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Saturday, June 24, 2017

Wild Raspberries Ripe in the Blue Ridge Mountains (Blog 345)

Elaine and I took off in the pick-up early this morning to our Potts Mountain land on the Virginia/West Virginia line. Our main mission was to gather wild black raspberries, which we did with a satisfying tally of seven quarts.

But just as enriching was our time in the mountains together, talking about life, grandchildren, interesting songbirds, and, of course, raspberries. We're having raspberry pie on Sunday, the rest we froze for the winter. Earlier this week, two quarts of raspberries were made into jam. It was a very good day together and a very good week picking raspberries with a total of  3 1/4 gallons.

Sunday, June 18, 2017

Chicks Day Out (Blog 344)

Today, Elaine's and my heritage Rhode Island Red chicks are 12 days old, so we thought it was time to let them and their mother, Mary, outside from their basement enclosure for the first time.  Predictably, Mary was very agitated when I picked her up - and thus caused her to be away from her chicks for the first time - while Elaine gathered the chicks and put them into a brown box.

Soon, though, everyone was outside in the front yard, and the chicks were exposed to clover and other vegetation for the first time. Mary diligently showed them that clover is something good to eat and that fescue is not.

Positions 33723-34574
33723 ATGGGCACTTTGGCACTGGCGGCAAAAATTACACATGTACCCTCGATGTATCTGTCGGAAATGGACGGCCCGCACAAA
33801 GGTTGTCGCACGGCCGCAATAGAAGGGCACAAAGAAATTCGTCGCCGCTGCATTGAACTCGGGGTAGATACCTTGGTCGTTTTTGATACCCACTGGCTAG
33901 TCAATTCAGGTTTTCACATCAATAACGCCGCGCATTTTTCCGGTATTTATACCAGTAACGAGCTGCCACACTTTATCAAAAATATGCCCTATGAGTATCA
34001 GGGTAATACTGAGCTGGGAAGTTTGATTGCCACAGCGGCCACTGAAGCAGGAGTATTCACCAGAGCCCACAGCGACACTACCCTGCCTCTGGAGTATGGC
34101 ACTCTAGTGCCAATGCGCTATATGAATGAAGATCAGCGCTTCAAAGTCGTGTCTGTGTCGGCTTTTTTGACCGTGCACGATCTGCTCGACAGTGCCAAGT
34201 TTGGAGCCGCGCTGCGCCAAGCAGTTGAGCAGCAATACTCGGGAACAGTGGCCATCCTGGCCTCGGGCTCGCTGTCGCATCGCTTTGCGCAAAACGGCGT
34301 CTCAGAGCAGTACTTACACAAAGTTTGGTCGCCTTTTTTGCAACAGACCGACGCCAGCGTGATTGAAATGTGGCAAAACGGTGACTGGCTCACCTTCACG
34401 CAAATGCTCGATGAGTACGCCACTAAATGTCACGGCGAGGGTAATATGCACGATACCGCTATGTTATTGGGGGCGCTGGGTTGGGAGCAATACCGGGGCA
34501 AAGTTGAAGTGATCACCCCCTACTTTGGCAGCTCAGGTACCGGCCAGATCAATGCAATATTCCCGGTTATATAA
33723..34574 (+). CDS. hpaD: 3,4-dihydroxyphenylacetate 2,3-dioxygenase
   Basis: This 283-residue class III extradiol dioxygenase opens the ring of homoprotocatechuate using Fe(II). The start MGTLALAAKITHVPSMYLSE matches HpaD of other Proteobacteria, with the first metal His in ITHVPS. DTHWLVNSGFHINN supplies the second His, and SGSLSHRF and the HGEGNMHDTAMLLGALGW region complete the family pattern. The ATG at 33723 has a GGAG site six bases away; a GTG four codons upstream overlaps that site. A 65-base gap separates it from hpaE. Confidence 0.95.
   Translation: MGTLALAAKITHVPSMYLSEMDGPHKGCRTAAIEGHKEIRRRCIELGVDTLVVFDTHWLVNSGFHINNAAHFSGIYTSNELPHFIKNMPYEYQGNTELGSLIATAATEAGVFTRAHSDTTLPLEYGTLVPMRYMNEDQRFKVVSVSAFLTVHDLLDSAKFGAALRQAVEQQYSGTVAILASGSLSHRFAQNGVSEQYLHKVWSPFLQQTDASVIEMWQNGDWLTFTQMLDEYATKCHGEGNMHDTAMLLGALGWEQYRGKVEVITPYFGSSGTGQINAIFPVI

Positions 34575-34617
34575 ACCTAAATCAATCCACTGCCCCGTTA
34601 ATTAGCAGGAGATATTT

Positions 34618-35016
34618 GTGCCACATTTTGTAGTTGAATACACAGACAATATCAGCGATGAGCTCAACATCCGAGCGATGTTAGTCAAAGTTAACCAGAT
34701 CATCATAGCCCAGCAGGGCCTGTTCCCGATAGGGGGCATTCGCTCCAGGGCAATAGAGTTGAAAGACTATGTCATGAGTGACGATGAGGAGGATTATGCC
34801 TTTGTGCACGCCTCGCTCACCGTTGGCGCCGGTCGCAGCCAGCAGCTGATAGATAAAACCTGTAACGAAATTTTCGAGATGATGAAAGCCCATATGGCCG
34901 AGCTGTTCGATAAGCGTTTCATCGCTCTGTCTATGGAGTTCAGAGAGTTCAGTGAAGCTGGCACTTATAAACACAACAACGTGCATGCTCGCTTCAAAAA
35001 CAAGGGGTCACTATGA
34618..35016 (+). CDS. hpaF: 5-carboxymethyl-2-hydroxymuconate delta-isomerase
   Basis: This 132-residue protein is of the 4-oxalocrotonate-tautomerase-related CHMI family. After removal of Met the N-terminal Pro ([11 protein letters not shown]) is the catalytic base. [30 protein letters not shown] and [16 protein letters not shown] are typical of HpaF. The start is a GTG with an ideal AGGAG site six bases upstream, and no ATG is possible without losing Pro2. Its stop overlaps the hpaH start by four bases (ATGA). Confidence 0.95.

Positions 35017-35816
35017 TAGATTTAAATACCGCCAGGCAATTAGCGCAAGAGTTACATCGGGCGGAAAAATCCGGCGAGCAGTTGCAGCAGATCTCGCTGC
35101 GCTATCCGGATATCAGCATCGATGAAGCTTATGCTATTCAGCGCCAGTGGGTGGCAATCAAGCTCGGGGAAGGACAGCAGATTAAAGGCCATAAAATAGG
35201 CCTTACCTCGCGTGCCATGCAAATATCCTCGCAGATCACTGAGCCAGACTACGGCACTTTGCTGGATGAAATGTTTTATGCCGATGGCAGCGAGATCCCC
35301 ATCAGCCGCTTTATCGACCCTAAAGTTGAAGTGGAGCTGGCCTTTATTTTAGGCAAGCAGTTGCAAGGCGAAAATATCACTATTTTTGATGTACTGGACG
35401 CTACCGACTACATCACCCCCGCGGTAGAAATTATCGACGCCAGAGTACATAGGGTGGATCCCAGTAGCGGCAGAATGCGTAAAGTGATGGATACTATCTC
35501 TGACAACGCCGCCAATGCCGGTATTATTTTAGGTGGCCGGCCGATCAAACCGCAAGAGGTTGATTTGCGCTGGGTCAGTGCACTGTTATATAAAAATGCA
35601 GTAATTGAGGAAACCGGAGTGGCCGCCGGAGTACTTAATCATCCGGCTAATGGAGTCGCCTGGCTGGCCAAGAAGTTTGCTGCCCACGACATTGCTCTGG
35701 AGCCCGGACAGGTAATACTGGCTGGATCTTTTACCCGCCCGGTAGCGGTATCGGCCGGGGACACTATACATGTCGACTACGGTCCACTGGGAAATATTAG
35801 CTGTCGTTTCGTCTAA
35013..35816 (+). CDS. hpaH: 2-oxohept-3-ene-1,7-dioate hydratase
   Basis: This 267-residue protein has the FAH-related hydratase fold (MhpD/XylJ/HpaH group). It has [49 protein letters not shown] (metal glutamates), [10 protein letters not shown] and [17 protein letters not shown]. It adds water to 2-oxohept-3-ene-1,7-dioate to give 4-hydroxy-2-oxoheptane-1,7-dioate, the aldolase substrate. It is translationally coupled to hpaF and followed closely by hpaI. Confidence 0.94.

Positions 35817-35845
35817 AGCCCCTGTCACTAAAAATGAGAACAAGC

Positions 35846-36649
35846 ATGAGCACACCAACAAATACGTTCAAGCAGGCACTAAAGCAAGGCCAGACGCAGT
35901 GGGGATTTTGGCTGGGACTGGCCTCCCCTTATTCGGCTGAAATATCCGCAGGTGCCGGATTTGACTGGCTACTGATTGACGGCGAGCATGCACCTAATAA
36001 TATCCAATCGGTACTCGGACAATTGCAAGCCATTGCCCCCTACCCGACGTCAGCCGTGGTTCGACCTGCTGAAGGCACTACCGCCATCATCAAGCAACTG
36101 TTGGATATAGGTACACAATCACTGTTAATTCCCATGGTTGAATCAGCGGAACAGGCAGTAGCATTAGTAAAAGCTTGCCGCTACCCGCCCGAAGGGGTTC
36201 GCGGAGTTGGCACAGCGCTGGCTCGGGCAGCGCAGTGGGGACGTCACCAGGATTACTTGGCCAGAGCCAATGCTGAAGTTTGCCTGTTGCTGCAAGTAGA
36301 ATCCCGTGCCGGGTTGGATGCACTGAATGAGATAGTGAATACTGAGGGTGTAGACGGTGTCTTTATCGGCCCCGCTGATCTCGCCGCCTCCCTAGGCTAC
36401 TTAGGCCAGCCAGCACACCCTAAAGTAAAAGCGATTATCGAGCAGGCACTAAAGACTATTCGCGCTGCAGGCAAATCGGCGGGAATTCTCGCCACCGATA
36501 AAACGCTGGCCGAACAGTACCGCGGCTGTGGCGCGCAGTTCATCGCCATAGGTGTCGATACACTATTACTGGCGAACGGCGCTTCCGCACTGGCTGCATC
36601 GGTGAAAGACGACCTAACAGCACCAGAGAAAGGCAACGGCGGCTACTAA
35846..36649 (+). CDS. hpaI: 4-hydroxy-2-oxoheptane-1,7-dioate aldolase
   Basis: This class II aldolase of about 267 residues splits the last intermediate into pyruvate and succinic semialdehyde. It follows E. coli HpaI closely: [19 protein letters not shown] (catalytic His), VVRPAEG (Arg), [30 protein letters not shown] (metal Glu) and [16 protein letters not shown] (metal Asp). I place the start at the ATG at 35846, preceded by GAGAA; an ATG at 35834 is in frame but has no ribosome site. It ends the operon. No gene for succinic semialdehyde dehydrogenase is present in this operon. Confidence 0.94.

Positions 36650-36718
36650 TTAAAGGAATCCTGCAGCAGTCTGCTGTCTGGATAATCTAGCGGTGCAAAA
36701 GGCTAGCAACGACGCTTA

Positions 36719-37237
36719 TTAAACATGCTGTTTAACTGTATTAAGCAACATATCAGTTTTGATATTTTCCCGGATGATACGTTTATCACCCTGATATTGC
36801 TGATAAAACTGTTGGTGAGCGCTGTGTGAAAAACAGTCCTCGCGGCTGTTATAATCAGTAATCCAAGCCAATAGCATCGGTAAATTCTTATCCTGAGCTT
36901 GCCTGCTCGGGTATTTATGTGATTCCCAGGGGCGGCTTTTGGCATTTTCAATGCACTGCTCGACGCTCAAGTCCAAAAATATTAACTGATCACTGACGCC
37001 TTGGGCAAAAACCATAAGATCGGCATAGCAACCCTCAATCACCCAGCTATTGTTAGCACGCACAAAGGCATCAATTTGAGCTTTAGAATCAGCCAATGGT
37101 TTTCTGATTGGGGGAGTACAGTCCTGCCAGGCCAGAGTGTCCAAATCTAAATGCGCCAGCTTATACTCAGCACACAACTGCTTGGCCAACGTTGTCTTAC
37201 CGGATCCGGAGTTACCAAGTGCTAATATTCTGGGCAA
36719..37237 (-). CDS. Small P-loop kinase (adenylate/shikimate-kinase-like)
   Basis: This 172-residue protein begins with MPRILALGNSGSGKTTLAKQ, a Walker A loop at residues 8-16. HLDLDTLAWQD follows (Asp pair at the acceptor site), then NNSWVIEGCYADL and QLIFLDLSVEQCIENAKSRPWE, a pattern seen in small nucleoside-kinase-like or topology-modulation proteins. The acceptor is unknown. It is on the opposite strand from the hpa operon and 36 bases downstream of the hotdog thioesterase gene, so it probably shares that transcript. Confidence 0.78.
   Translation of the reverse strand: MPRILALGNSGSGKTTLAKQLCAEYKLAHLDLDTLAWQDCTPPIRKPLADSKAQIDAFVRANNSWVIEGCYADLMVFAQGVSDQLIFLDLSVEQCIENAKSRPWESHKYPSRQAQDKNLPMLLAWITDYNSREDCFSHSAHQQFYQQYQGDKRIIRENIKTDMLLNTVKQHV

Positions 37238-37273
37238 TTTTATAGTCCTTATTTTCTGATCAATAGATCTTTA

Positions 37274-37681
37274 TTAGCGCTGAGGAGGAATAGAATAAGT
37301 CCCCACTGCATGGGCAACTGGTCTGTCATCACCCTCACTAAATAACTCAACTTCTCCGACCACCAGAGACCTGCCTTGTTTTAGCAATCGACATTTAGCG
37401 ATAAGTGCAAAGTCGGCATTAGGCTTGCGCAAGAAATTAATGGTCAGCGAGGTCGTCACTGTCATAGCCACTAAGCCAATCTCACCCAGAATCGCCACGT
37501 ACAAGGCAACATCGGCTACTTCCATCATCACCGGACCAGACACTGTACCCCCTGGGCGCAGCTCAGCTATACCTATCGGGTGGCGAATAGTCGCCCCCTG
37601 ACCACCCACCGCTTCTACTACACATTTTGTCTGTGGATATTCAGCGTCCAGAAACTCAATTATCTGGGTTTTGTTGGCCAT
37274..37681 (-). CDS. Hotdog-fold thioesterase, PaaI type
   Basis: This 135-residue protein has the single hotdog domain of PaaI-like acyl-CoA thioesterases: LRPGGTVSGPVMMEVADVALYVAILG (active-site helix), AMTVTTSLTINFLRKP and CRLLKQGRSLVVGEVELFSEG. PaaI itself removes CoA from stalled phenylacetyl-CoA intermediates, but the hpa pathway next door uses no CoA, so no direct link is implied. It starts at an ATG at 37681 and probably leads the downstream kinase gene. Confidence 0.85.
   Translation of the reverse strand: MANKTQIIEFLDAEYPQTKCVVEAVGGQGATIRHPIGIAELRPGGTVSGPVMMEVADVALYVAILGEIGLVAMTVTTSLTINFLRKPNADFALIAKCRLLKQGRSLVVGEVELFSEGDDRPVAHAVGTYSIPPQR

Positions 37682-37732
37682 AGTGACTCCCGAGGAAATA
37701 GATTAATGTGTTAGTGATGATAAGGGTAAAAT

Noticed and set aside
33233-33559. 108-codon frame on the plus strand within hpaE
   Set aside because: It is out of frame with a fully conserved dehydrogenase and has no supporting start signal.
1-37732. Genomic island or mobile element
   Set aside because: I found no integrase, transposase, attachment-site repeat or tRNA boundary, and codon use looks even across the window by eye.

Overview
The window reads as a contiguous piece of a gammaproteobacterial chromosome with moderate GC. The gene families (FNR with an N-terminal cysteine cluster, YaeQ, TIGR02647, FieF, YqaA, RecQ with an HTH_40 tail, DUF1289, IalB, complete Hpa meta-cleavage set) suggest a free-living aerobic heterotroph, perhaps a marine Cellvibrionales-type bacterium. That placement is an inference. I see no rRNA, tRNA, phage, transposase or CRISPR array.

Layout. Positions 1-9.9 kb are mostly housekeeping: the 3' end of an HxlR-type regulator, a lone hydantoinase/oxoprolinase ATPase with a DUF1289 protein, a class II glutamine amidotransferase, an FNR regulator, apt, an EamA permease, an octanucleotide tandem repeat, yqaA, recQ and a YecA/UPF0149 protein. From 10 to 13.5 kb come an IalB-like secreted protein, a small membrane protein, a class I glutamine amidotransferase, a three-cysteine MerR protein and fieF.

After about 20 minutes outside, it was time to return to the basement. After Elaine put the three chicks into the box, I noted that the chick I think is a cockerel, I've named him Don, Jr., after his father, was standing while the two chicks I believe are pullets had already settled down for the ride indoors.  As the weeks go by, it will be interesting to see if my guesses are right.


Saturday, June 10, 2017

Rhode Island Red Chicks Arrive (Blog 343)

Elaine and I thrilled to announce that one of our heritage Rhode Island Red hens, Mary, has hatched out three chicks, doing so on Tuesday and Wednesday of this week. Mother and offspring are doing well, and are living in our basement in a pen.

We learned from talking with other chicken rearers that Mary's fellow hens would likely kill her chicks, so we moved the hen and eggs into our basement on Sunday.  That proved to be a no time to spare relocation, as the eggs started hatching on Tuesday morning.

Unfortunately, Mary abandoned her six other eggs as she seemed consumed with rearing the three that had hatched.